One Last Extra, Extra – A Great Year -1978
September 10, 2011 in Boston Bruins, Detroit Red Wings, Don Cherry, Larry Robinson, Montreal Canadiens Tags: Brian Engblom, Don Cherry, Gilles Lupien, Larry Robinson, Mario Tremblay, Mike Polich, Pat Hughes, Pierre Larouche, Pierre Mondou, Rick Chartraw, Rod Schutt, Scotty Bowman, Serge Savard
I’ll bet you’re tired of this. Well, don’t fret, this is the final installment of “Extra, Extra, Read All About It.”
For the last eight Montreal Canadiens Stanley Cup wins, from 1971 to 1993, I managed to save the front pages and laminate them. (Although one, from 1977, is an inner page).
This final chapter looks at the great Habs Cup win in 1978, which was a lovely time indeed if you were a fan of the bleu, blanc, et rouge.
Serge Savard, after his team had had sailed to their third straight championship in 1978, lit a big cigar and reflected. “It’s something pretty special to be a Montreal Canadien, you know. We want to keep that role and the good things that go with it. But we have to work to do it because of those kids.”
And what kids were Savard talking about? Kids who played a large role in the winning of this Cup, youngsters like Pierre Mondou, 22, who assisted on two big goals in the final game a 4-1 win over Boston. It would be Mario Tremblay, 21, who didn’t play in the final until the fourth game, and scored twice. And it would be other young fellows like Brian Engblom, Gilles Lupien, Rick Chartraw, Rod Schutt, Mike Polich, Pat Hughes, and Pierre Larouche.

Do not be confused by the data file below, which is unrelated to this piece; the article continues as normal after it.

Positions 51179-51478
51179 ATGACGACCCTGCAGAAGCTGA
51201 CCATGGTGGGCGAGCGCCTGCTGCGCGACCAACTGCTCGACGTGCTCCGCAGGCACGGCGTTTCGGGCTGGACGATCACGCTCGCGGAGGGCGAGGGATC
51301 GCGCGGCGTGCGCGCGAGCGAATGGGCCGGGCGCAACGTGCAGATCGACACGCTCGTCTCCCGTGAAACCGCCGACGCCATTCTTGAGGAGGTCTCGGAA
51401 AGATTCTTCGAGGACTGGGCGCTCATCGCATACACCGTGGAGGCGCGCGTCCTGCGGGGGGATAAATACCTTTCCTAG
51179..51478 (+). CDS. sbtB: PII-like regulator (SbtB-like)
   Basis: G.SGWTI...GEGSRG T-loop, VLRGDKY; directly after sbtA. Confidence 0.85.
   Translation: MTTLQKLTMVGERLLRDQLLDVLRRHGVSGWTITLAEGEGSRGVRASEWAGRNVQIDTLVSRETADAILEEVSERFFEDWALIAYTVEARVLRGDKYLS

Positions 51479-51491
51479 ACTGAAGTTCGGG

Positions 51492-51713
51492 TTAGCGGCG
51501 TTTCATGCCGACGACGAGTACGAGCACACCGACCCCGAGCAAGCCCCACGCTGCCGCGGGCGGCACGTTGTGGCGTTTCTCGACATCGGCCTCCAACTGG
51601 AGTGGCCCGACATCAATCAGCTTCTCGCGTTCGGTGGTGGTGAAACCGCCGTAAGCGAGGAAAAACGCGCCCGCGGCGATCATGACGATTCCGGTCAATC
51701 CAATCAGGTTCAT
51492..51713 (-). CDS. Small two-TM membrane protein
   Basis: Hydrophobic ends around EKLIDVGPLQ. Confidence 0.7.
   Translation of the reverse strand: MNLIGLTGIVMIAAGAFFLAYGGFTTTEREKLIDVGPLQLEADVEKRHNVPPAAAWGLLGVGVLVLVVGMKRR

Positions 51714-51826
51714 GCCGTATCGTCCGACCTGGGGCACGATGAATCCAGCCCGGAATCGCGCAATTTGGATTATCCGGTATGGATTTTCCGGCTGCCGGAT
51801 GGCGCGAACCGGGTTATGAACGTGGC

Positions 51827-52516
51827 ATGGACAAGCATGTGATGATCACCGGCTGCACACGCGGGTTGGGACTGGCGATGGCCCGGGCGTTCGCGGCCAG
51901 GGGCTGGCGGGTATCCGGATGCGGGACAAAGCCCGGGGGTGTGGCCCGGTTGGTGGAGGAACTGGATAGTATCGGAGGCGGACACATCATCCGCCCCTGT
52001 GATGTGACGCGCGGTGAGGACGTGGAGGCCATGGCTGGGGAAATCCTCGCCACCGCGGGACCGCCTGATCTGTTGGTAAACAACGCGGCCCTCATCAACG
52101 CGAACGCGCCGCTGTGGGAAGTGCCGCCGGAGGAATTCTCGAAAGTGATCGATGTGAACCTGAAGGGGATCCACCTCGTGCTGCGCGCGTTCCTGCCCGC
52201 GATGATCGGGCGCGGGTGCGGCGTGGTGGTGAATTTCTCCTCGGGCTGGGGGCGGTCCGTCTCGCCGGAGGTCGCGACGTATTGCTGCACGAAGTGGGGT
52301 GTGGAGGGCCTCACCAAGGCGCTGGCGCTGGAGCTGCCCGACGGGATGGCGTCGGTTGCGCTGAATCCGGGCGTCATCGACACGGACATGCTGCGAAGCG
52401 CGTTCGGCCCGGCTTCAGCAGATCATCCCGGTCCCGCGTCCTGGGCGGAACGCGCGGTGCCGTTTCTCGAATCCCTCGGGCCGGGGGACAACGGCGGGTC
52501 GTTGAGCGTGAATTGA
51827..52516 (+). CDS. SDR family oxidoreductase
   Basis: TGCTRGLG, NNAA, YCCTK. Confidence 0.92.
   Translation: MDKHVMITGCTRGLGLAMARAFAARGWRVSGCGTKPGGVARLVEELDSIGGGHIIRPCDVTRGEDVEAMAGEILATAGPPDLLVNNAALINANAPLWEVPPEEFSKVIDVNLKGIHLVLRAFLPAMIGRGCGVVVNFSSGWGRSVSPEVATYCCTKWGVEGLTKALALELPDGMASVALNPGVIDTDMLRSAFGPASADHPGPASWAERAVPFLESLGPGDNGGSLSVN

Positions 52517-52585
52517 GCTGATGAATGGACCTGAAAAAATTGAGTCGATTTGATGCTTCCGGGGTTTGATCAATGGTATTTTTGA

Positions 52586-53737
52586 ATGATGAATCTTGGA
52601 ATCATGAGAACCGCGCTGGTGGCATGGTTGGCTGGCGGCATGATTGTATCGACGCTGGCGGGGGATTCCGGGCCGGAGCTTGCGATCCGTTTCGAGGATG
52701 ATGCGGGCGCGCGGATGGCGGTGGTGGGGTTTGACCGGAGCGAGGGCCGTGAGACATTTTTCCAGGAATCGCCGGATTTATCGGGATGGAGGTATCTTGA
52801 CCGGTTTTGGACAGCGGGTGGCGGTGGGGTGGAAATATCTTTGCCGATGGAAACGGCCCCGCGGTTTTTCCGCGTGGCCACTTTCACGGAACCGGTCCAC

And seeing these young guys play their hearts out was the motivation for the team to not rest on their laurels, not stand still, and not pat themselves on the back. There was no complacency on this team.
Scotty Bowman spoke about it afterwards during the celebration. “Having the extra guys who could play for just about any NHL club really helps in the motivation department,” said the coach. “We only have one player (Larouche, obtained in a trade with Pittsburgh) who ever played for another team.”
“Our farm system produces kids who want to play for the big club – and the guys with the big-league jobs know it. The kids are hungry, they have their agents pushing them and it makes a healthy situation.”
Larry Robinson won the Conn Smythe in this 1978 playoff year, his second in three years, (the other being in 1976), and he was awarded a brand new Ford Thunderbird from Sport Magazine for his efforts. “It’s an honour, of course,” said Robinson, “but the key to this team’s success is that it’s a real team and what one guy does is no more important than the contribution of another player.”
Montreal in these playoffs first met the Detroit Red Wings, eliminating the Wings four games to one. The Habs then swept the Leafs four straight before taking out the Bruins in the final, four games to two.
They would win one more Cup the following year before things eventually began to unravel.
Some final few words about Larry Robinson winning the Conn Smythe goes to Don Cherry (coach of the Bruins). “He deserves it,” said Cherry. “There’s nothing he can’t do. There were many four skaters on four situations in this series and at those times there was no stopping him.”
Thanks for reading this series. Now I can hardly wait to write about our next Stanley Cup, happening next spring.